I could go on and on and on about everything this horse has given me: the joy of flight, the confidence that I can handle any garbage thrown our way, the muscles and physical strength to feel good in my body, the companionship on hard days, the sweet kisses and scratches, the belief in my own leadership skills that has translated to every area of my life, and so much more. I’m tearing up just writing this down! But you can all rest assured that no matter what happens, I will be loving on the DragonBeast and thanking her every single day.


I’ve also had a couple great rides with the DragonBeast lately. I think a lot of the bobbles we’ve run into in the past are slowly resolving, and we’ve been having a ton of fun with it. I’ve been feeling more confident which translates into softer, more relaxed riding, which translates into a softer, more relaxed horse. I’m feeling much stronger after Ocala bootcamp and that has let me pick Addy up and carry her over the jumps when necessary. I also think that starting the horse hunt has taken some of the pressure off- I’m not trying to move up on Addy anymore. We can focus on fixing our mistakes and having fun together without worrying about whether or not she would be happy doing the 1m jumpers.




In non-horse news, my job has been awesome lately! I got to speak briefly at a conference in front of 350 people this week which was SO FUN. I’m not particularly good at public speaking, but I really enjoy it and hopefully they’ll let me keep practicing.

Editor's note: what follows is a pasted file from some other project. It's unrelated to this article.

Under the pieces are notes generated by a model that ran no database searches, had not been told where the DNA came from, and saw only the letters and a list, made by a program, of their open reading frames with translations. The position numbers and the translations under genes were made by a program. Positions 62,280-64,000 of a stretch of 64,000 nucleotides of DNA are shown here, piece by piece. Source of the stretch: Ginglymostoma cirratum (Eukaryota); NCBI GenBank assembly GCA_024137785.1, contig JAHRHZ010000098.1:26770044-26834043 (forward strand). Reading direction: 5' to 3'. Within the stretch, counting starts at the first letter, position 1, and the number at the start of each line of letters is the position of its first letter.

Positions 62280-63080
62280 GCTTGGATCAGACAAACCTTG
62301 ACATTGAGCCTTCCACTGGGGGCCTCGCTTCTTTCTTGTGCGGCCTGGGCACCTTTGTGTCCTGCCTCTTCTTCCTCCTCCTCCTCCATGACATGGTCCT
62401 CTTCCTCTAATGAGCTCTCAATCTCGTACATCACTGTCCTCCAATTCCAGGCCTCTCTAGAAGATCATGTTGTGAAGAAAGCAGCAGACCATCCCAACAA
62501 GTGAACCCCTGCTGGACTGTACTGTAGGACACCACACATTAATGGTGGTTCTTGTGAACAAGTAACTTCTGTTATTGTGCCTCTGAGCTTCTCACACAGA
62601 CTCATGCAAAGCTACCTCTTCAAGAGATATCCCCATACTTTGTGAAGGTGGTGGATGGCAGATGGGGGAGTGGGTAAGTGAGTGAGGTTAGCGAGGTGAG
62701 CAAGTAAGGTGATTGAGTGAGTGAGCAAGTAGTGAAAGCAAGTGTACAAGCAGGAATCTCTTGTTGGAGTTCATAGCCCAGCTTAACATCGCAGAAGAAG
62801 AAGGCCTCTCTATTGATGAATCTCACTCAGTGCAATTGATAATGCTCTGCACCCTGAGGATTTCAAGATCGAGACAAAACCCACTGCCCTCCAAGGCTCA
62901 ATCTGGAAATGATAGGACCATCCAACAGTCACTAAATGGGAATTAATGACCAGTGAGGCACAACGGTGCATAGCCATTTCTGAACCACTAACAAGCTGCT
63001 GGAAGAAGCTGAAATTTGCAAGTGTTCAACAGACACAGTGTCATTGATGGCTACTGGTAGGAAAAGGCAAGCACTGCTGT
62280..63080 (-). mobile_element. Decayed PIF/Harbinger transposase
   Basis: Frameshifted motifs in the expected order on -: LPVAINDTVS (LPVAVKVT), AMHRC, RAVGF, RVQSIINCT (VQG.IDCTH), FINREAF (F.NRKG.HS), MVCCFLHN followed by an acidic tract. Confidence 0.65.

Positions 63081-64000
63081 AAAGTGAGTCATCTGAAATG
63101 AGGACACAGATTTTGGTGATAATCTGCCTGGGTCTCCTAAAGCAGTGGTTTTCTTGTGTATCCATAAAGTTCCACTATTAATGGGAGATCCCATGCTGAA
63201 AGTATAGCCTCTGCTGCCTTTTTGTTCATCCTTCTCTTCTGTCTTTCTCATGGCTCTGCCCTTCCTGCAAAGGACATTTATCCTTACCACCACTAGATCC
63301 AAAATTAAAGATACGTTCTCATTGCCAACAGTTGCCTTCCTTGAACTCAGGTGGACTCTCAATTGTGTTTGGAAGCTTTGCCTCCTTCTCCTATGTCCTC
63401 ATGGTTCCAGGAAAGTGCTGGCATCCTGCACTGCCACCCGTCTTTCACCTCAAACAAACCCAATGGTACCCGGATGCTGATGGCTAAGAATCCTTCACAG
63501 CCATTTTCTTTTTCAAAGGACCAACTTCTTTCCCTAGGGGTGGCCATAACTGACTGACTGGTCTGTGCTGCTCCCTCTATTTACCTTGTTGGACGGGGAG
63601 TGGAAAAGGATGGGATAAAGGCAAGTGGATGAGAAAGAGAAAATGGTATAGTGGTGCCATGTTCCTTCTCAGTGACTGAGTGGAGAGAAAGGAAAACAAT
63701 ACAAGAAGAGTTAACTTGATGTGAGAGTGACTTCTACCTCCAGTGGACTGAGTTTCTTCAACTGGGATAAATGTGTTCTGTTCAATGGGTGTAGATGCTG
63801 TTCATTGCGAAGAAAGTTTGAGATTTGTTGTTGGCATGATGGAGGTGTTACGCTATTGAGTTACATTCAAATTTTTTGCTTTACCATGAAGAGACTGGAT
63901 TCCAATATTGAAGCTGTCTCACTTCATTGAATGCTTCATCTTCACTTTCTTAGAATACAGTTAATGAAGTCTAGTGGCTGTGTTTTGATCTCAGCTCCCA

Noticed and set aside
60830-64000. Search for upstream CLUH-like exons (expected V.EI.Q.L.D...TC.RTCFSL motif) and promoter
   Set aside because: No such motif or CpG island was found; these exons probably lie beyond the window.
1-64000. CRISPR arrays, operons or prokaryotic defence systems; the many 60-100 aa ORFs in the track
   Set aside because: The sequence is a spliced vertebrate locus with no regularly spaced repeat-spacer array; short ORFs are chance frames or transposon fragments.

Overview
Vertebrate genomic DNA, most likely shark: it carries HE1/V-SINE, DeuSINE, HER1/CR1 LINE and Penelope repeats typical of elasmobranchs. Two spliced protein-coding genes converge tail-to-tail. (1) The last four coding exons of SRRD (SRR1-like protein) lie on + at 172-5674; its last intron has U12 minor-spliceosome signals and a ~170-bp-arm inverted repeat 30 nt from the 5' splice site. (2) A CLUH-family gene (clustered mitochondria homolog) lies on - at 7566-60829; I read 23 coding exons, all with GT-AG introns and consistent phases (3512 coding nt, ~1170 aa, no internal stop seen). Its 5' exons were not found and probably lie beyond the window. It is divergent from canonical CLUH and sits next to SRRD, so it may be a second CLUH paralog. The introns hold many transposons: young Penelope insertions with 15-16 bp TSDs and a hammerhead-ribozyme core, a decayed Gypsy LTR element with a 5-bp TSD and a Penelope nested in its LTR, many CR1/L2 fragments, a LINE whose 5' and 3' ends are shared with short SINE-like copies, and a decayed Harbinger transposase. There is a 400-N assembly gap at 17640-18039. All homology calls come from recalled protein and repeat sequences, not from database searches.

And I get to wear fancy clothes!

My work wife/twin and I have gotten to work together roughly 38 hours out of the 40 we’re in the office each week which makes everything waaaay more fun.

Yeah, we have matching mugs. You can be jealous.


I want to thank this whole community. In good times and in not-so-good times, people from blogland have reached out to share in the joys and troubles. I sound like a broken record lately- I have the absolute best support system a girl could ask for! As I was just telling one of these awesome ladies the other day, it makes me smile so big that there’s this network of badass women all over the country/world rooting for each other and offering a helping hand! I’m sending virtual hugs to all of you. Unless you’re not a hug person. Just kidding, you’re getting the virtual hug no matter what. I’m a hugger.

Update on the Horse Hunt

Things are by no means anywhere near final, and I have no details to give…

…but I wouldn’t mind if you all crossed your fingers real tight and sent some good vibes my way.